This post is a short update on new features we've added to our App Engine backend djangoappengine. So let's plunge in at the deep end. :)
First we added support for ListFields. You can use them in combination with any Django field type. Let's say you want to add a ListField for strings to one of your models:
class Post(models.Model): words = ListField(models.CharField(max_length=500)) title = models.CharField(max_length=200) content = models.TextField(blank=True)
It's as easy as that. Validation for ListFields is done on each entry in the list using the field type specified. The example above uses CharField's validation. ListFields now allows us to write many applications we couldn't write before. One example is a geolocation app. It should be possible to port geomodel or mutiny using native Django only now. We've put ListField into djangotoolbox.fields (see djangotoolbox repository).
The next feature added is QuerySet.values() support though it's only efficient on primary keys. Let's see an example using the Post model from above:
android_posts = Post.objects.filter(words='android').values('pk')
This will get only the primary keys of all posts including the word "android" without fetching the entities from the database itself.
It's possible to use
QuerySet.values() on other fields than the primary key too but this will result in fetching the whole entity from the database and removing all fields not specified as arguments in .values.
One possible application of
QuerySet.values() on primary keys is a technique called "relation index" from Building Scalable, Complex Apps on App Engine. This technique is used in nonrel-search which we will talk about in another post.
Another nice feature is BlobField (contributed by Matt Bierner). You can use it to upload files into the database:
class Post(models.Model): # ... file = BlobField(blank=True) class CreatePostForm(forms.ModelForm): class Meta: model = Post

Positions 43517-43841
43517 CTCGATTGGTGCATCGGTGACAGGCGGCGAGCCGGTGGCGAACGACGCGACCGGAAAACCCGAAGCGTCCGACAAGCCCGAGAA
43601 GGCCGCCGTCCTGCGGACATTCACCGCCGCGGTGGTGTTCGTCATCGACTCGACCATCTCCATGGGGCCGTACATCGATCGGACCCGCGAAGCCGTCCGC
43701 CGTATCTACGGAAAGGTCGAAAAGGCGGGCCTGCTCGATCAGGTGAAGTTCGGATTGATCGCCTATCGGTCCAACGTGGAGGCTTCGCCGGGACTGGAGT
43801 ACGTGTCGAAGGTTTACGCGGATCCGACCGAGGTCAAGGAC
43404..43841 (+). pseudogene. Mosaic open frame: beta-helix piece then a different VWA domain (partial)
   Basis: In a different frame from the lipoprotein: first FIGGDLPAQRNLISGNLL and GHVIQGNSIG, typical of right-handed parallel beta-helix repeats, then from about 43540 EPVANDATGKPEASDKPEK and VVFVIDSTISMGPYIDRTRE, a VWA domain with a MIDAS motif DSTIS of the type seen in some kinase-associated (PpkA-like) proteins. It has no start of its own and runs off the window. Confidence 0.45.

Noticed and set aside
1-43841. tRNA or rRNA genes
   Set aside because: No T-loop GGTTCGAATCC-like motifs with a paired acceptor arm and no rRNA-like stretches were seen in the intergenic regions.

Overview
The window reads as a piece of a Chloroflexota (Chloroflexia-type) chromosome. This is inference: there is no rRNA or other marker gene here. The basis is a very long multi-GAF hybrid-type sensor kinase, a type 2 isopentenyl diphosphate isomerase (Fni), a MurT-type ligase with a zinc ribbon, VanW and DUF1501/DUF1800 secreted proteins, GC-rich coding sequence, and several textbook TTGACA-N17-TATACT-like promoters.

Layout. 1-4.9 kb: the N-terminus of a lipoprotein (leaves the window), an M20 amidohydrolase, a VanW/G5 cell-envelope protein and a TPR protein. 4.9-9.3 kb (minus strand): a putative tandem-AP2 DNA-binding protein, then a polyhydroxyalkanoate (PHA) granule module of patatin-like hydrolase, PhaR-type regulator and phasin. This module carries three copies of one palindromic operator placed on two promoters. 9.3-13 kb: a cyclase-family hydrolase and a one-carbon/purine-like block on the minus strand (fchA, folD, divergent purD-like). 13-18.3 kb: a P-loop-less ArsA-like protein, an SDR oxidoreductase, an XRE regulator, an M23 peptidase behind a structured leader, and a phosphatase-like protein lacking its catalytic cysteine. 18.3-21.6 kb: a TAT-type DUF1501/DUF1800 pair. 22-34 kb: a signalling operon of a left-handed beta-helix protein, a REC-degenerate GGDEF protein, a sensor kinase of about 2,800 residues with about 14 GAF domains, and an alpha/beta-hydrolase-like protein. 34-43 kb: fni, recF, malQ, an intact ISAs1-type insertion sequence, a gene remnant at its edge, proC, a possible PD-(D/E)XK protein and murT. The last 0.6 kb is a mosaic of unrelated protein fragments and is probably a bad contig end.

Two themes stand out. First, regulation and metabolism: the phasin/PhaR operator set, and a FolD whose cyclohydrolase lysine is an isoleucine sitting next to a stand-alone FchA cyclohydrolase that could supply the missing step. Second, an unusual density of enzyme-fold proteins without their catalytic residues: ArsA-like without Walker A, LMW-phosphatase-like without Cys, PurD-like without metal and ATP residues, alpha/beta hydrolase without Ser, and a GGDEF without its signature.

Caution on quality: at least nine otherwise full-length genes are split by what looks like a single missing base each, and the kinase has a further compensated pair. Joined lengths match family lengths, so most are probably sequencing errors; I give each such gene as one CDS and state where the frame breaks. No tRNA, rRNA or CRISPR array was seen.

The BlobField's value is stored as a byte string and the default widget for a BlobField is an InputField displaying the size of the BlobField underneath itself.
In addition there are some smaller features added to our backend. When iterating over a QuerySet we now fetch results lazily in small batches. Also, we support Django's __range queries (inclusive on both boundaries). Ahh, we added a new management command "remote shell" which allows you to execute code on the production database:
# manage.py remote shell >>> from post.models import Post >>> Post(title='Android 2.1', content='Android 2.1 comes with Live Wallpapers ...').save()
This example will add a new Post entity into the production datastore.
Despite the features added we do not support all of App Engine's functionality. You can't use entity groups and transactions at the moment. For transactions you can use the commit locked decorator from our sharded-counter example or App Engine's
db.run_in_transaction(). We don't include it into django-nonrel because it probably won't get into Django.
What about FileField using App Engine's Blobstore? Well, don't worry this is already on the way. :) Basically we reached a point where we nearly support all model / query layer functionality from App Engine's ORM, that means we can implement almost anything we can with App Engine's ORM itself. In addition we plan to provide extra functionality in the form of an independent layer on top of the current database backend to support JOINs and other features transparently. So let's see what the future holds in store. :)